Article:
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A question on intellectual property law for anyone that's made game assets before.

I'm considering making a commercial game, in this game there will be some assets that look identical to real life products and it's important that they do look exactly the same. An example would be a laptop that looks exactly like the real life laptop it's modeled on including branding in the same locations.

Is this legal?

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  • \$\begingroup\$ If you display trademarks you will get a problem as well as with registered trade samples. Basically someone could accuse you of copying design. \$\endgroup\$ – Trilarion Oct 23 '14 at 13:10
  • \$\begingroup\$ @Trilarion I have know idea what "registered trade samples" means, but the design itself must be protected by law to gain legal protection from being copied, which requires a design patent. \$\endgroup\$ – b1nary.atr0phy Dec 10 '15 at 1:02
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You should consult a lawyer.

It may be possible to do this, depending on the products in question, your legal jurisdiction, the legal jurisdiction(s) in which the products have IP protections, and so on. You're going to need a lawyer to help you unravel all the tangled, varied license legalese though.

You specifically cite the example of laptops, and the branding on those laptops. That branding is almost certainly going to require complying with license terms (here are legal notices containing relevant data for Acer, Apple, HP, Lenovo and Microsoft, just to name a few... and some of those are US-specific).

Other sorts of products may vary, you're going to want to do research and confirm the legality of using every single item you want, probably individually, as there aren't really many blanket rules.

Guns and cars do require licensing from the appropriate manufacturers, for example. And while it might be acceptable to model a coffee mug that is "exactly like" some other generic coffee mug, you probably can't model it exactly like a specific coffee mug because the logos on the mug might be protected by intellectual property laws, as before. There are even logos and branding that one might assume is safe for public use, being from government agencies, but even that is often covered by some kind of protection.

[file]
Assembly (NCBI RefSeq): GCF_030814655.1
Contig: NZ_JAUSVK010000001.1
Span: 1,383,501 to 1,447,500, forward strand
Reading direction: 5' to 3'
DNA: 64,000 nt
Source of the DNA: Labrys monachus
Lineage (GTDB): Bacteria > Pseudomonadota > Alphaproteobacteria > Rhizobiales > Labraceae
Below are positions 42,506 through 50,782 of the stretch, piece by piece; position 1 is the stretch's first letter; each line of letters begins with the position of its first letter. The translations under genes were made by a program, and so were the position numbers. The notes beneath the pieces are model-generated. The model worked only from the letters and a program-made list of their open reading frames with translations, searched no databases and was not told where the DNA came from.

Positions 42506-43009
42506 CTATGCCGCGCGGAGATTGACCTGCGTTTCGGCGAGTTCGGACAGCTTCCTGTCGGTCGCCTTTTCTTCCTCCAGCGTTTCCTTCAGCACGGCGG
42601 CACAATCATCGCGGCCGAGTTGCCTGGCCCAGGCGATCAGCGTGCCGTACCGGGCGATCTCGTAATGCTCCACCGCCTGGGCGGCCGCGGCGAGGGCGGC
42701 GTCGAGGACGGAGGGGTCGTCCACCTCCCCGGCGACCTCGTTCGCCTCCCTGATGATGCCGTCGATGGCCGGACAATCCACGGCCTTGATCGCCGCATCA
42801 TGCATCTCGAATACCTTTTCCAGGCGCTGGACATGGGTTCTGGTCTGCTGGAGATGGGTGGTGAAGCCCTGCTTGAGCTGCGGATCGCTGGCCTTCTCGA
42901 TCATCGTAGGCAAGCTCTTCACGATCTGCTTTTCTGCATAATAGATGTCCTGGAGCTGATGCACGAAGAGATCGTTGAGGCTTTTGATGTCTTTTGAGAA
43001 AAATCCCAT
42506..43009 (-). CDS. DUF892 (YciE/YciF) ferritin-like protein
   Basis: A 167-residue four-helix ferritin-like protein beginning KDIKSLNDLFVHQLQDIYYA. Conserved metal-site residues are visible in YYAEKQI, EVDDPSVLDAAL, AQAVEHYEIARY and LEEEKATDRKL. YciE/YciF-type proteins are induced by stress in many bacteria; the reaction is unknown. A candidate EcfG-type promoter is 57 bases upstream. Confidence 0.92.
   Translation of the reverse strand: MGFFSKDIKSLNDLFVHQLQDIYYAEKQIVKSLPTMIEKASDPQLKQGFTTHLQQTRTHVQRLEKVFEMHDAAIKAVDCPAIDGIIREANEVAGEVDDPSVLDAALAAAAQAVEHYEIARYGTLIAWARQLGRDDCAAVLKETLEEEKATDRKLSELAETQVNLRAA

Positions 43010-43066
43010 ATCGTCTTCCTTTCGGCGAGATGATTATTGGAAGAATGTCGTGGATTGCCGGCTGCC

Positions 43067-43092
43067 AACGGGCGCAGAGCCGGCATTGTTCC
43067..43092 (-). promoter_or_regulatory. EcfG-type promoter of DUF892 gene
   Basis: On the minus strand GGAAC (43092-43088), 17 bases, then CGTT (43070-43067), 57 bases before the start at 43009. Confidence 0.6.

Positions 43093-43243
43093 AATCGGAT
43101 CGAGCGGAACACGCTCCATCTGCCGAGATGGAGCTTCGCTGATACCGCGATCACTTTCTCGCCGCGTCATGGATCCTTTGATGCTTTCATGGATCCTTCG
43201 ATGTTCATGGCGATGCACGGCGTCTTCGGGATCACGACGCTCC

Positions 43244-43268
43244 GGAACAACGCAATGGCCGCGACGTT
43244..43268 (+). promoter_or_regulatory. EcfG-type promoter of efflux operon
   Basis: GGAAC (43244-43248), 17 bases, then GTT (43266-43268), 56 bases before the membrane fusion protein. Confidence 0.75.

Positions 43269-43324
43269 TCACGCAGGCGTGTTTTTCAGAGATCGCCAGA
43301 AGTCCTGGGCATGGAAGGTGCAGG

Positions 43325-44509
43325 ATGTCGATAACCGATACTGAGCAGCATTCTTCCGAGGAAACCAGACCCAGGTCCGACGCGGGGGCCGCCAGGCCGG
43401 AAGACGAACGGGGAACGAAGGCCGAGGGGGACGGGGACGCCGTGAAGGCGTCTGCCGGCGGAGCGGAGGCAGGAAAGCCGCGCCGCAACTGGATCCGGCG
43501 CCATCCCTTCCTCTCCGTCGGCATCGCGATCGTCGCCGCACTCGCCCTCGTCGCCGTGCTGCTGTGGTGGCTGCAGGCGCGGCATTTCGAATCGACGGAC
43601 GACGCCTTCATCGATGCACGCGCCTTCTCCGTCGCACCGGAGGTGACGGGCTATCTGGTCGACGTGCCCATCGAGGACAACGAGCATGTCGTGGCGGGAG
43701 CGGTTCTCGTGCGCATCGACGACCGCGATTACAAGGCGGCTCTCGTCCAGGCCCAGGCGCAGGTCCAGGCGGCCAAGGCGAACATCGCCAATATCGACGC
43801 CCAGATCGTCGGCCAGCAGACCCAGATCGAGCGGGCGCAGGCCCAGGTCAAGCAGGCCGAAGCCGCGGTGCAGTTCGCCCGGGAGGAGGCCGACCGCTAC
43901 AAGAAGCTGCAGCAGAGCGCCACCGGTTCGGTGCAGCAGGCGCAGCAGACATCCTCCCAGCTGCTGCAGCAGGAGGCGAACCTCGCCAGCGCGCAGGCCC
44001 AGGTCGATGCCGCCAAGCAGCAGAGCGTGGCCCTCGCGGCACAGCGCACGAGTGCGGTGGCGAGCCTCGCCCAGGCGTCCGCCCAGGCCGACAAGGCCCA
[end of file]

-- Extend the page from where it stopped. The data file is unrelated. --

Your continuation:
In short, even if you can afford a lawyer to help track down and make all the arrangements, I question that the result would be worth the time, effort and cost. Generally if you're trying to find out "how close" you can mimic a thing without legal repercussions you are on the wrong path and should find a new one.

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It will certainly be illegal if either of the following are true:

  • The product is protected by a certain industrial design right called a design patent, which prohibits using copycat designs. Cars are a common example of products protected by design patents. Even specific aesthetic elements of a product can by copyrighted (e.g. the bezel of the iPhone is a legally protected design.) See here for more info: https://en.wikipedia.org/wiki/Design_patent
  • You include any logos which have been trademarked.

Even if neither of those are true in your case, you're still walking on very shaky ground. You could try to make a fair-use argument, but that's not nearly as protective as some folks seem to think.

Regardless of all that, you need to keep in mind that a multi-million/billion dollar corporation is quite capable of financially annihilating you in the event of a legal boxing match. Even if you win, you lose. Why risk it?

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